Smith: You know, when you think about the New England Patriots and you think about everything that they've done the past five years, they have a number of leaders on both sides of the ball. They have experienced veterans who have all played together and a veteran quarterback who was just as inspirational as a linebacker, defensive back or offensive lineman. When you look at teams, you look for those kinds of qualities. Look at the New York Giants last year. As poorly as they played at times during the season, you saw Michael Strahan as a leader on defense and you saw an offense that was mediocre come together and play inspired football for one another. The offense fed off the defense because the offense didn't want to let the defense down. It was the same way when we played and won our three Super Bowls. When I look at the current Cowboys team I don't see that kind of leadership. Sometimes leadership comes from a style of play and it's not vocal. Sometimes you have a guy running up and down the sidelines like Aikman shouting at his offensive line because they're not blocking up front and inspiring them. Sometimes you have a wide receiver like Irvin going up and doing the same thing to the offensive line. Telling them that you guys have to get it together and protect the quarterback so he can throw the ball. It's a combination of those things. What I loved to hear when I was playing was the defense saying, we're going to get you the ball back because we want to see you run the football. That's not the case with the current Cowboys team. That could be a reflection of the head coach, it could be the offensive coordinator, I don't know, but when you start talking about the Dallas Cowboys of the 1990s and the Cowboys there's no comparison. Do you think the Cowboys need more of a disciplinarian head coach like Jimmy Johnson. It seems that Wade Phillips is more of a players coach like Barry Switzer was.

Smith: Well, I don't know if they need a disciplinarian coach. At some point when you have experienced players at some point maturity should set in and the Cowboys have some guys on that team that could be the leaders everyone expects them to be but they're not acting like that right now. Now, Wade is someone I would consider to be a player's coach very similar to Barry, which is a good thing if you have a mature ball club, but I don't think this team is mature yet. They're not a disciplined team. They don't understand what it takes to win ball games yet. So many teams are using a two tailback rotation now. Even the Cowboys have that with Marion Barber and Felix Jones. With running backs getting less carries than they used to, do you think anyone has a chance to beat your rushing record? I just don't see anyone getting enough carries to do it.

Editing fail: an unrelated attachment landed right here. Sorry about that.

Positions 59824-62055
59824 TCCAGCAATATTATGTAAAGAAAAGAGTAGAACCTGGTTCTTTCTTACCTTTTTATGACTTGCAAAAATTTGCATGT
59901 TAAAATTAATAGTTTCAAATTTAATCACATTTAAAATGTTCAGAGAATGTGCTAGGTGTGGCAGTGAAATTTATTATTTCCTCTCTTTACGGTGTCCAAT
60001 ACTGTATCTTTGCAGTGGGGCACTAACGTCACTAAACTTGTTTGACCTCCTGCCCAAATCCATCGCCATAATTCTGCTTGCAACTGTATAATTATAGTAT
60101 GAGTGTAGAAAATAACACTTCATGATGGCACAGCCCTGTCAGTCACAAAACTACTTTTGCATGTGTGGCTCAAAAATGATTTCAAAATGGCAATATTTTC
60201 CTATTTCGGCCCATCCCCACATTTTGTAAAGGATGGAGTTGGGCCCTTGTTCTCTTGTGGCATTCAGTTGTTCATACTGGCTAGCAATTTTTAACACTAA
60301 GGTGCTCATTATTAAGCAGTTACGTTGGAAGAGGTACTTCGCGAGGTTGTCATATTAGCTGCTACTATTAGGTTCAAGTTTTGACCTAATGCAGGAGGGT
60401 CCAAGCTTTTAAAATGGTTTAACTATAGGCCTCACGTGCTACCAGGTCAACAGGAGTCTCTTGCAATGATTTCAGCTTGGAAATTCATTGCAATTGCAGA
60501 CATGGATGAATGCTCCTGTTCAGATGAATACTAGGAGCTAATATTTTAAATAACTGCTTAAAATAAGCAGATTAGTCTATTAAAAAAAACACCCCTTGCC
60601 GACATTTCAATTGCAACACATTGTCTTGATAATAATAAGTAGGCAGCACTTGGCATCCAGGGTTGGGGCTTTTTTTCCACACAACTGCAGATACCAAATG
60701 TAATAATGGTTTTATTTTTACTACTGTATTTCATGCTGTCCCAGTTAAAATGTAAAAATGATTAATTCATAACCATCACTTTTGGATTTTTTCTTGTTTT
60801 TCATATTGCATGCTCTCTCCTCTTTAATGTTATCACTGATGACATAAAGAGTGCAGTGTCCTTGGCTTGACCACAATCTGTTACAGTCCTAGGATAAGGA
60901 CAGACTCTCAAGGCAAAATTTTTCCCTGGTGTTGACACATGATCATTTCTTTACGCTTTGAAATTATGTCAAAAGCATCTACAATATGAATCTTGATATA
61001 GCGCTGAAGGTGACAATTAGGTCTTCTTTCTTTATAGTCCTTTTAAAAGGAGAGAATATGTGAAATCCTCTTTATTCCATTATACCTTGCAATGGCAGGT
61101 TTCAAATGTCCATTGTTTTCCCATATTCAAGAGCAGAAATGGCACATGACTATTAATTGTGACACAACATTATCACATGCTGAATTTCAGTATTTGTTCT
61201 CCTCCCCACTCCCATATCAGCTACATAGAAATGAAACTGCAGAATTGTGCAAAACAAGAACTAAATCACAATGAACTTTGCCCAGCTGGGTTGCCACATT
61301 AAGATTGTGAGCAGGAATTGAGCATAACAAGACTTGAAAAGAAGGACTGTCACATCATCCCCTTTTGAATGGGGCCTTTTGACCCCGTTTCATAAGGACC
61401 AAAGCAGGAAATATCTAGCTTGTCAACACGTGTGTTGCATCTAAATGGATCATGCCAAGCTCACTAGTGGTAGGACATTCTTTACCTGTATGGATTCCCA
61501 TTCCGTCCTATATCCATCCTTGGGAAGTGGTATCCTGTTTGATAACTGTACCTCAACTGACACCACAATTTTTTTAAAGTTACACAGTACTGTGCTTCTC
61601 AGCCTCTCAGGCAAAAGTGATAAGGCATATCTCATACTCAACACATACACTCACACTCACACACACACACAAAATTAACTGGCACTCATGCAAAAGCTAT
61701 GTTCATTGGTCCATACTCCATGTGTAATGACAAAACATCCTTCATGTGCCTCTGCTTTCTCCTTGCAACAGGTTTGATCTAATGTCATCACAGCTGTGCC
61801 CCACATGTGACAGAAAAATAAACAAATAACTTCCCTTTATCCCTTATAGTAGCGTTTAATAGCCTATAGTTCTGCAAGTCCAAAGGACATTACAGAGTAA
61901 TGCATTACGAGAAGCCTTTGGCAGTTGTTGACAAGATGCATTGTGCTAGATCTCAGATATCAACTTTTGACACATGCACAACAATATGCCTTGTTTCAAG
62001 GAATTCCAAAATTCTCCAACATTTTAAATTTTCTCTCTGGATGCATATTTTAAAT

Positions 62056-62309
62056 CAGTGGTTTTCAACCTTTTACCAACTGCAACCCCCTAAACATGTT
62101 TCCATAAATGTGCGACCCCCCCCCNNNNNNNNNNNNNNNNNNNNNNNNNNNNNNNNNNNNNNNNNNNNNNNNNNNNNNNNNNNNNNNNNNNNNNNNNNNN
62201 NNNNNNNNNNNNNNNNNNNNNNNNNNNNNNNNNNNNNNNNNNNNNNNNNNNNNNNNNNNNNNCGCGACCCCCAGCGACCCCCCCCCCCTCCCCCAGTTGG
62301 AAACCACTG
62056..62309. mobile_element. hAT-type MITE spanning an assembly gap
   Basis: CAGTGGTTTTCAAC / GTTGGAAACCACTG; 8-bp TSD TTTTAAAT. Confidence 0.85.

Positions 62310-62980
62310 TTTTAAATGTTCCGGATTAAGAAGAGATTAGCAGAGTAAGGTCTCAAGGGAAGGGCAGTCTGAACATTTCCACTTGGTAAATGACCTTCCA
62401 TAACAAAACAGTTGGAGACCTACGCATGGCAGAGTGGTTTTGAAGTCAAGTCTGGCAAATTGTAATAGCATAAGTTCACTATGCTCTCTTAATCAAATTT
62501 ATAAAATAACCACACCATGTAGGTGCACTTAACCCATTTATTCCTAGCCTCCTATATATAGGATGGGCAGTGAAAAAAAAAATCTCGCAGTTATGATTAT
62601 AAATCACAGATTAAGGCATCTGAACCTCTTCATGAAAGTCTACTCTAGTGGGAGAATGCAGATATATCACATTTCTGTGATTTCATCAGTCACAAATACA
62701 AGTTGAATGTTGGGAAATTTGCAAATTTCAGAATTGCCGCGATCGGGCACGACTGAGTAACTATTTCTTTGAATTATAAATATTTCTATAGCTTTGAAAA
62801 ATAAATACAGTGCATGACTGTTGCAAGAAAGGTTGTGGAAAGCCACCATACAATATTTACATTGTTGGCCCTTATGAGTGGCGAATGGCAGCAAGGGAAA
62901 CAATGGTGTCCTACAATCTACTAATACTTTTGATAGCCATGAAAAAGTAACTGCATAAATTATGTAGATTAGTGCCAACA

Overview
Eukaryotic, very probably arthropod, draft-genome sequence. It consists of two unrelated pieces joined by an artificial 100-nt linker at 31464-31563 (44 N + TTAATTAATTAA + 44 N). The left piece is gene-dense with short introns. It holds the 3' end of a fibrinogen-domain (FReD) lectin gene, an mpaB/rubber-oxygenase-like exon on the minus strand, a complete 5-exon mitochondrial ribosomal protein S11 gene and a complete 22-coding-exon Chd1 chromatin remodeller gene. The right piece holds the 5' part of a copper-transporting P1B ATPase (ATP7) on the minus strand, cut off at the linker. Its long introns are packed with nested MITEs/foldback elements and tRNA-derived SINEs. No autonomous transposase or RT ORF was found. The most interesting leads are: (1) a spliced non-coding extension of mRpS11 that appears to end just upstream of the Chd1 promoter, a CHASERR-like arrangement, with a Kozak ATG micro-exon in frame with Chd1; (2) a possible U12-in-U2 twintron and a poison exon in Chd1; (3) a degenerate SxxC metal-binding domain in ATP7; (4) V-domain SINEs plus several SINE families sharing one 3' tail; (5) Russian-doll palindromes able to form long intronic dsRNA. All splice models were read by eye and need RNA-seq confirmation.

Smith: Someone is going to have to do something extra special to break the record because a special man set the record that I broke. When you're talking about Walter Payton, you're talking about a special individual and it will take a lot to break the record and I'm not sure that it will happen. How has your life been after football? Everyone saw you on Dancing with the Stars and sees you on ESPN and I know you get a lot of grief about that, but how has it been for you?

Smith: It's been fun for me. It's been great working with ESPN and doing Dancing with the Stars as well as having my real estate business. The transition from football for me was something I was looking forward to. There were some things I really needed to do. After working out and training for 15 years it would have been impossible not to do anything. It would have been catastrophic to my body and I would have deteriorated if I had nothing to do. So while I'm young and still in great shape, I need to keep myself in great physical shape because I have four beautiful kids, a beautiful wife and I want to be around for a while and hopefully see them go off to college and do whatever they want to do whether that's play sports or be a doctor or a lawyer. I want to be around to see that so I'm just trying to stay healthy. Finally, you're going to be eligible for the Pro Football Hall of Fame in 2010. When you saw Troy Aikman and Michael Irvin get inducted, did you think about what that feeling is going to be like for you?

Smith: It's going to be like the period at the end of a sentence. You start off a sentence with a capital letter and you might have some commas or whatever in between but the period says the sentence has come to a complete end. For me, that's exactly what the Hall of Fame would signify as an NFL player's career standpoint. I gave the game all I could possibly give and played the best I could for a long period of time. I played at a high level and played with the character and passion that the game deserved so I'm happy, content, pleased and satisfied with what I was able to accomplish.